Chapter 4 notes

Chapter 4 notes - Chapter 4 Describing Relationships...

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Chapter 4: Describing Relationships Between Variables Section 4.1: Fitting a Line by Least Squares Suppose that we have two variables x and y and that we wish to describe the relationship between them. In this section, we will find the best linear fit of y versus x . Linear equation: y = β 0 + 1 x , where 0 and 1 are unknown population parameters The goal is to find estimates b 0 and b 1 for the parameters 0 and 1 . Example (to be used throughout this section) : Eight batches of plastic are made and from each batch one test item is molded and its hardness y is measured at time x . The following are the 8 measurements: Time, x 32 72 64 48 16 40 80 56 Hardness, y 230 323 298 255 199 248 359 305 When looking for a relationship between two variables, a first step is to look at a scatterplot. This will allow us to determine if a linear relationship seems to be appropriate for the variables. By looking at this scatterplot we see that there appears to be a strong positive linear relationship between x and y . How do we find an equation for the line that best fits to this data? 1
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Least squares principle We will fit a line given by y = b 0 + b 1 x , where b 0 and b 1 are estimates for the parameters β 0 and 1 . Note that a straight line will not pass perfectly through every one of our data points. Thus, if we plug a data value x i into the equation y = b 0 + b 1 x , the value we get for y i will not be exactly our data value y i . The idea of fitting a line using least squares is to minimize the squared distances from the actual data value, y i , and the value given by our equation, y i . Thus, we wish to minimize ( ) y y i i i n - = 2 1 The value y i is called the observed value, while the value y i is called the fitted or predicted value. To minimize ( ) y y i i i n - = 2 1 : Plugging y i = b 0 + b 1 x i into the equation yields ( ( ) ) y b b x i i i n - + = 0 1 2 1 . Taking partial derivatives of this with respect to both b 0 and b 1 gives us what are called the Normal Equations: n b b x y i i n i i n 0 1 1 1 + = = = ∑ ∑ b x b x x y i i n i i n i i i n 0 1 1 2 1 1 + = = = = ∑ ∑ ∑ Solving these equations (details omitted) for b 0 and b 1 yields the following: b x x y y x x i i i n i i n 1 1 2 1 = - - - = = ( ) ( ) ( ) and b y b x 0 1 = - Finding the estimates for our example and interpreting them in terms of the problem : 2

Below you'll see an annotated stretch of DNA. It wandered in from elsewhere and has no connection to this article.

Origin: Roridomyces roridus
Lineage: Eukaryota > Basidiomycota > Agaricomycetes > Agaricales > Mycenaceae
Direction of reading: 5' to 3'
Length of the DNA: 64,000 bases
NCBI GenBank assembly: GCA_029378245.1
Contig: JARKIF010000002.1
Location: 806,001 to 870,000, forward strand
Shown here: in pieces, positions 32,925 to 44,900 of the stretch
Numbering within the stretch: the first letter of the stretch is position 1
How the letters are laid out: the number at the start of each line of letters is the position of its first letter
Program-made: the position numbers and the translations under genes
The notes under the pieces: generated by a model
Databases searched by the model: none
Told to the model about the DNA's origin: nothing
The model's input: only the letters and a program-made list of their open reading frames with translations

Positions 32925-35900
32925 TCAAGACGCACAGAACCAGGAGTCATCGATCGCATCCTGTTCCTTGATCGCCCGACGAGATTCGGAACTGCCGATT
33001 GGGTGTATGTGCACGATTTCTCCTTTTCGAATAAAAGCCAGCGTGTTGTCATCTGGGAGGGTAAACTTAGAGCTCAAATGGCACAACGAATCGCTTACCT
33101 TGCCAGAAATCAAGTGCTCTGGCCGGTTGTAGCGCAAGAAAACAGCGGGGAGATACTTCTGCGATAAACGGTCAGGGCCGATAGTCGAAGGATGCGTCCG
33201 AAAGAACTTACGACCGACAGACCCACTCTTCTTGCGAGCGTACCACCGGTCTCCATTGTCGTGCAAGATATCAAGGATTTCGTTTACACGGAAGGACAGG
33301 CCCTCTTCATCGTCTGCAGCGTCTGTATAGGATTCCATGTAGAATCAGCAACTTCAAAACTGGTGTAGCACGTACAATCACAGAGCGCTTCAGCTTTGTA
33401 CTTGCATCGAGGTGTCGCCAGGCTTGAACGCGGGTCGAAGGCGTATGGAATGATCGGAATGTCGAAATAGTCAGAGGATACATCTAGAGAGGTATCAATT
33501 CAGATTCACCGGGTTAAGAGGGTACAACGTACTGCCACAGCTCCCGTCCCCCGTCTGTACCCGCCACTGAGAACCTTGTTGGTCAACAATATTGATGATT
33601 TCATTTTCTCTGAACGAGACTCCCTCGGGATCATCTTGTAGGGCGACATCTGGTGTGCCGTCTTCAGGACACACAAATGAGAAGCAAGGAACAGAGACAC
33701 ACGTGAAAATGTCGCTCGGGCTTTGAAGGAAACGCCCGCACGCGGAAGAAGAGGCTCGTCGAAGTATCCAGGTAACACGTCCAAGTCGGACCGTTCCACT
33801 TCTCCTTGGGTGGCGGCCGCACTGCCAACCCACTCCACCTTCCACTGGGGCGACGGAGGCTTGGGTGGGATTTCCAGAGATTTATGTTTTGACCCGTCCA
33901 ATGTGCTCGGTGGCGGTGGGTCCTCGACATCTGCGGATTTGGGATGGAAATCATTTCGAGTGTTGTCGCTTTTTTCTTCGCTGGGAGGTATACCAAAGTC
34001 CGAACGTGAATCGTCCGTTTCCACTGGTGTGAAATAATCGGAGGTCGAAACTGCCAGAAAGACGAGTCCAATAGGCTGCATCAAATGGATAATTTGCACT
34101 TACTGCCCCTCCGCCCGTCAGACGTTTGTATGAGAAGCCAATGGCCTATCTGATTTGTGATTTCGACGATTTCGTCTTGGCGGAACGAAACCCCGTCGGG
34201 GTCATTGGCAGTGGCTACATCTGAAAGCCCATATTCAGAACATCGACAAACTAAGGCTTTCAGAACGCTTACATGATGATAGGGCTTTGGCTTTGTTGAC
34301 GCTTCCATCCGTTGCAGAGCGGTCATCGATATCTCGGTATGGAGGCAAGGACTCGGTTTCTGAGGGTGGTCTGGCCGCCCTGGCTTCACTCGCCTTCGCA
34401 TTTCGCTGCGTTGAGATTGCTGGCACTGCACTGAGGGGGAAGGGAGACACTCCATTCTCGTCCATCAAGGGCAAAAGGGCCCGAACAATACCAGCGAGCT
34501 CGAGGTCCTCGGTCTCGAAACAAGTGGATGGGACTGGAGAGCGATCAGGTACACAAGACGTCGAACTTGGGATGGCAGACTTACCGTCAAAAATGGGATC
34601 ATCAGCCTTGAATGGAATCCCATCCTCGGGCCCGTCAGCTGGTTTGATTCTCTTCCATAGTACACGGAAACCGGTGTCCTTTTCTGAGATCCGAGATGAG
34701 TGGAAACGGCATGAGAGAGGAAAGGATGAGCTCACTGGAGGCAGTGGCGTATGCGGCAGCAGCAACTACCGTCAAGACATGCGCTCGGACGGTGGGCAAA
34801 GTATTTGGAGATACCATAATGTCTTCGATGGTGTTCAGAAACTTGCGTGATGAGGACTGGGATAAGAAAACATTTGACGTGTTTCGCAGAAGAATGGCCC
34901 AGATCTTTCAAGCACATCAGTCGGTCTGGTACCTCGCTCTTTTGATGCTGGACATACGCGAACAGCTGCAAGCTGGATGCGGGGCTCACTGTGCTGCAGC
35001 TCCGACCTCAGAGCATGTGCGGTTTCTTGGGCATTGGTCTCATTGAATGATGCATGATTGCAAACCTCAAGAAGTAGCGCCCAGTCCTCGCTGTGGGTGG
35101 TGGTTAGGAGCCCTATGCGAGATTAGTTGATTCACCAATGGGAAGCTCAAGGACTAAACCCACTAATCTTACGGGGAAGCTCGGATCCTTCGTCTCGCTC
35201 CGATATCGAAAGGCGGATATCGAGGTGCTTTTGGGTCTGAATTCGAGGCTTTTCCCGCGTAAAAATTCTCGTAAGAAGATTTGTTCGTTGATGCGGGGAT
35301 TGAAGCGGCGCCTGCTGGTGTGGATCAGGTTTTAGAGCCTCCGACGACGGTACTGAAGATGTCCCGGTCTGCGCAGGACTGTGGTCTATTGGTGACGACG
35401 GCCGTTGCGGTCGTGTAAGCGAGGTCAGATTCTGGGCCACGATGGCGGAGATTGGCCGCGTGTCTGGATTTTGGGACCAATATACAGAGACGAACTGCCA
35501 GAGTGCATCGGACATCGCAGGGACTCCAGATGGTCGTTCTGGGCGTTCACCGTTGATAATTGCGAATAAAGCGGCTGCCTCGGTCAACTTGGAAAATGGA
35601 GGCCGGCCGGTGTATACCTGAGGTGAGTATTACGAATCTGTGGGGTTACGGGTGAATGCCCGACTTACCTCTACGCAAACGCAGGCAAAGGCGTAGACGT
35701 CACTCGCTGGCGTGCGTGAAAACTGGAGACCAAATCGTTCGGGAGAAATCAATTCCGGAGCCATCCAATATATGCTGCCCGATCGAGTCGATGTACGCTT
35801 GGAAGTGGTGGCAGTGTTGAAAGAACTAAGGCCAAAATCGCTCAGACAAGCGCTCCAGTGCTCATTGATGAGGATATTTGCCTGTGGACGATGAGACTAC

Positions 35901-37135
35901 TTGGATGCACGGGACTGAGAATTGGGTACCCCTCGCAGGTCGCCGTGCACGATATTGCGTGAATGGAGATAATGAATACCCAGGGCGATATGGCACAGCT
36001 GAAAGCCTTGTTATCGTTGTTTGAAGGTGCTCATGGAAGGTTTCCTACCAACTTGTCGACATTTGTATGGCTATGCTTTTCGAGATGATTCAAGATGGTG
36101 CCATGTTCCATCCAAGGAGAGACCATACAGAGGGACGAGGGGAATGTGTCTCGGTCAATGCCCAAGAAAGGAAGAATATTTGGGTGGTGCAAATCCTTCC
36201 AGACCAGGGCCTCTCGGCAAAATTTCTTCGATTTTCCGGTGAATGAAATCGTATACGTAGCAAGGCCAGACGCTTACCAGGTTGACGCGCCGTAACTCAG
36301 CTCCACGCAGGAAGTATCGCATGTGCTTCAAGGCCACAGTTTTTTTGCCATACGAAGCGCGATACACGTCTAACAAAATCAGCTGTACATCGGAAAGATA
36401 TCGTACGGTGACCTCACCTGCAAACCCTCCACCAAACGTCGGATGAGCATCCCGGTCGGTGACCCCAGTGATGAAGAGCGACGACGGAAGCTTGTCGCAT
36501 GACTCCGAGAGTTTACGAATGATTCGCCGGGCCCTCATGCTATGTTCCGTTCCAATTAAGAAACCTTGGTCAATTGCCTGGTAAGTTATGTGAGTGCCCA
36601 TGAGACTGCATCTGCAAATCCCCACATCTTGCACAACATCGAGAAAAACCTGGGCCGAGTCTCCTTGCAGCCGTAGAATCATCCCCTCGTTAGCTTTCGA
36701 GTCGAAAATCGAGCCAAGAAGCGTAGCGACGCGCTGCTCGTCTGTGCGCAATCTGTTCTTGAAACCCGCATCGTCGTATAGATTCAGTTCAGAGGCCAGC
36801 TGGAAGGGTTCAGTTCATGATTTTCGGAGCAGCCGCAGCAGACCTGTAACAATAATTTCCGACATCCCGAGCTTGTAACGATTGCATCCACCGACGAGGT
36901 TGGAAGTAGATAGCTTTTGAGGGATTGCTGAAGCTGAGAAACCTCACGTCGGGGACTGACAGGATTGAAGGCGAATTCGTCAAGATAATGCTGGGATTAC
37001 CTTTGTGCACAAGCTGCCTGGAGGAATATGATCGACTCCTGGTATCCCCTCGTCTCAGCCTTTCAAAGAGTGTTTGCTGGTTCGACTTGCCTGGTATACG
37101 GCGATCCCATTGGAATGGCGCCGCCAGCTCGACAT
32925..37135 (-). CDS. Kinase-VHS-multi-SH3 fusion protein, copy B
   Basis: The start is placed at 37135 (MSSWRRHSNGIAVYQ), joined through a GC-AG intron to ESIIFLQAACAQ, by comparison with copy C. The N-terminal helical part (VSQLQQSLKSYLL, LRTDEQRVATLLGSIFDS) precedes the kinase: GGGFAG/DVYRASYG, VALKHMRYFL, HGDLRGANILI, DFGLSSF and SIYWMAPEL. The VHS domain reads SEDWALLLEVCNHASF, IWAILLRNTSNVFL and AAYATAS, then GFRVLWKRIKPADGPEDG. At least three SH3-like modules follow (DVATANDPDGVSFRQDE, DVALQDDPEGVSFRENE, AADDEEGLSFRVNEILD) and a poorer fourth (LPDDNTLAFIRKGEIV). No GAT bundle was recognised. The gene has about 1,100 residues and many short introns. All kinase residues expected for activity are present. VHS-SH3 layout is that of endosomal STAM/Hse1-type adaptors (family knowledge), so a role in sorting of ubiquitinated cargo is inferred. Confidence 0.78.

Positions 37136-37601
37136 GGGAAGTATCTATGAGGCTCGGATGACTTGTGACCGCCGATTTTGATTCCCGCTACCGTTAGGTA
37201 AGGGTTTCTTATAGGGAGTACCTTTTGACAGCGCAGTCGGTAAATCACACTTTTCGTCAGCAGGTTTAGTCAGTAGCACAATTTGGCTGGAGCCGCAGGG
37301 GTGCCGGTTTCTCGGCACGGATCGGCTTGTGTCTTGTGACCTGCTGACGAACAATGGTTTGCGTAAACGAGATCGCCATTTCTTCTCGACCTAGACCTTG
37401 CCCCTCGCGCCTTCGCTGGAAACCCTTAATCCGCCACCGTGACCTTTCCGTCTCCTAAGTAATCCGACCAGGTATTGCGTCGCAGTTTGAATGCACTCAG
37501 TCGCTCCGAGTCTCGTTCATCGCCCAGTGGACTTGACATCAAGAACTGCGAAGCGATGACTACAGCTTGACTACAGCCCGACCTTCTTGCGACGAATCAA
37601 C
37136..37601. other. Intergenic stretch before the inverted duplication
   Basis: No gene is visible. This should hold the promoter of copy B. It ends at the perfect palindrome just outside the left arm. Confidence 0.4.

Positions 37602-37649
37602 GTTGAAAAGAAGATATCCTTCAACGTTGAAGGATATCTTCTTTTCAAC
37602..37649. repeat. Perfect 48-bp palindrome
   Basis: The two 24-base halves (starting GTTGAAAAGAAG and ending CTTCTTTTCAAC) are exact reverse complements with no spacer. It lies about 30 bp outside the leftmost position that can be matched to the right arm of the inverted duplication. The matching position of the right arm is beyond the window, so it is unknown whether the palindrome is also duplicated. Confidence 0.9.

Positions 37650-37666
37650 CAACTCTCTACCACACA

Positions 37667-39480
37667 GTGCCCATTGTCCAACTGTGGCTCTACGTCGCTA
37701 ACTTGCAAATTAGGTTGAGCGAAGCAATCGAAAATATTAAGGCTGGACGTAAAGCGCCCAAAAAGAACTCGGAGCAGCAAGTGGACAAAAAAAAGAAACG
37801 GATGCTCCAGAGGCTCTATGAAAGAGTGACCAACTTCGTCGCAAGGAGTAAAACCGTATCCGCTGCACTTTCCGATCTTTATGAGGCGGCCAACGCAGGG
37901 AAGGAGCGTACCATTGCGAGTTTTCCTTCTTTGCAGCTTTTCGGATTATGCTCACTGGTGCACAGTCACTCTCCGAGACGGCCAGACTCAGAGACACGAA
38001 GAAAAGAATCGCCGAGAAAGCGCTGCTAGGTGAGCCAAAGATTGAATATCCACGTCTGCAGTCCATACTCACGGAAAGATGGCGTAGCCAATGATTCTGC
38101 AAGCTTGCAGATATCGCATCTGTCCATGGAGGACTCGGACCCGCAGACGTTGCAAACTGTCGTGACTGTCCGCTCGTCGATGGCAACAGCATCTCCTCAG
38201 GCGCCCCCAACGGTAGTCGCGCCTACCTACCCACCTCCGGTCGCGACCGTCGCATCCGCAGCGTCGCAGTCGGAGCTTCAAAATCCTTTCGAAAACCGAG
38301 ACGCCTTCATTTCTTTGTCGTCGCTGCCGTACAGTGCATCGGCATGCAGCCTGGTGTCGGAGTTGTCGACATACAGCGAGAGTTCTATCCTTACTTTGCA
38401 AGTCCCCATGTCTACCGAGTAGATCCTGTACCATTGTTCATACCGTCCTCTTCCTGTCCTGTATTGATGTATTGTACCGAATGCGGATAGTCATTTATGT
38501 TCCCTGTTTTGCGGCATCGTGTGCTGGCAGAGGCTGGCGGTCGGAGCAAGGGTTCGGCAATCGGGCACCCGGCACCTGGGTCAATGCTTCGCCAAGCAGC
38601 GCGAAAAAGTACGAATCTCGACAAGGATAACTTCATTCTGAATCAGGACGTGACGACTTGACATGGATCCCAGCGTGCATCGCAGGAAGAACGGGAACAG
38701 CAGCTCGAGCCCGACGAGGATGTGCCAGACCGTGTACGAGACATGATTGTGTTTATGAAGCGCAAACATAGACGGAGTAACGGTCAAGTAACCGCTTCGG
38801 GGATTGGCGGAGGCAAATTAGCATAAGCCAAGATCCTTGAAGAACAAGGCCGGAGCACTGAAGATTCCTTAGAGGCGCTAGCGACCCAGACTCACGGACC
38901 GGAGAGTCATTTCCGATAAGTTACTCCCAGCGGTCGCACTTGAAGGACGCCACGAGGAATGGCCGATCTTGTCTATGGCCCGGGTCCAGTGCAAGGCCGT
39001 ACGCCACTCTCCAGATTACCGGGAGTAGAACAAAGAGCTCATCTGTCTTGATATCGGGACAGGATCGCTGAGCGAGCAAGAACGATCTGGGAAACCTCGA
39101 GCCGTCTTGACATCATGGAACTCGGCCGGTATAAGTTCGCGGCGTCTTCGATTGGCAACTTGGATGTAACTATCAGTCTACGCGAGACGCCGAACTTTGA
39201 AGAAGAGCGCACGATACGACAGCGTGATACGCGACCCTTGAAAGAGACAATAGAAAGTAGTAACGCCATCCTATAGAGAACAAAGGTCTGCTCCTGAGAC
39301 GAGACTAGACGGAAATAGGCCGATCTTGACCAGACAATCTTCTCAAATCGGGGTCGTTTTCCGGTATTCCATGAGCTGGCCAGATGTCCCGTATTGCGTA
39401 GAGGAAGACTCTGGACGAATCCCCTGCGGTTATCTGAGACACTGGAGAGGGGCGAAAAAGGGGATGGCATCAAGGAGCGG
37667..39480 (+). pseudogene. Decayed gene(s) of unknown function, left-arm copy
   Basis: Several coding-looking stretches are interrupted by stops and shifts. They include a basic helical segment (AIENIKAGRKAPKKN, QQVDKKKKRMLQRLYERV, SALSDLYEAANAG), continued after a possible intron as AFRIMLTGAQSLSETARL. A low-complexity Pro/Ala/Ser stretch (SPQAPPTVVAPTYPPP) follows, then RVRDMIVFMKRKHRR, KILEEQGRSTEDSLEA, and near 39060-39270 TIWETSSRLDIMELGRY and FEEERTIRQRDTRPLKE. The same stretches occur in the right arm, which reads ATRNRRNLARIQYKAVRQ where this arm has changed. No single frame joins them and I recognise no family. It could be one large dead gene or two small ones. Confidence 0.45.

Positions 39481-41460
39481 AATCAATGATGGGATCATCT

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Once we have an equation for the fitted line, we can use it to find a predicted/fitted value, y , for a value of x . We must, however, be careful to not extrapolate beyond our data set. Extrapolation is when a value of x beyond the range of our actual x observations is used to find a predicted y . This is a problem because the fitted line was only based on our
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This note was uploaded on 03/26/2008 for the course STAT 105 taught by Professor Bingham during the Spring '08 term at Iowa State.

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Chapter 4 notes - Chapter 4 Describing Relationships...

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